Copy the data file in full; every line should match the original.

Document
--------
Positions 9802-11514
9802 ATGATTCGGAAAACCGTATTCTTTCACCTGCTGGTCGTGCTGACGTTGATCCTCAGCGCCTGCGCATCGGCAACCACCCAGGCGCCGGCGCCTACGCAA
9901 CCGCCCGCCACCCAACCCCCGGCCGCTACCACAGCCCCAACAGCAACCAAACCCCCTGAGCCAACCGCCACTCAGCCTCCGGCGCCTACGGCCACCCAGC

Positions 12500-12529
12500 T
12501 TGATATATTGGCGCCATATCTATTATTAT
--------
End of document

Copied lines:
Positions 9802-11514
9802 ATGATTCGGAAAACCGTATTCTTTCACCTGCTGGTCGTGCTGACGTTGATCCTCAGCGCCTGCGCATCGGCAACCACCCAGGCGCCGGCGCCTACGCAA
9901 CCGCCCGCCACCCAACCCCCGGCCGCTACCACAGCCCCAACAGCAACCAAACCCCCTGAGCCAACCGCCACTCAGCCTCCGGCGCCTACGGCCACCCAGC

Positions 12500-12529
12500 T
12501 TGATATATTGGCGCCATATCTATTATTAT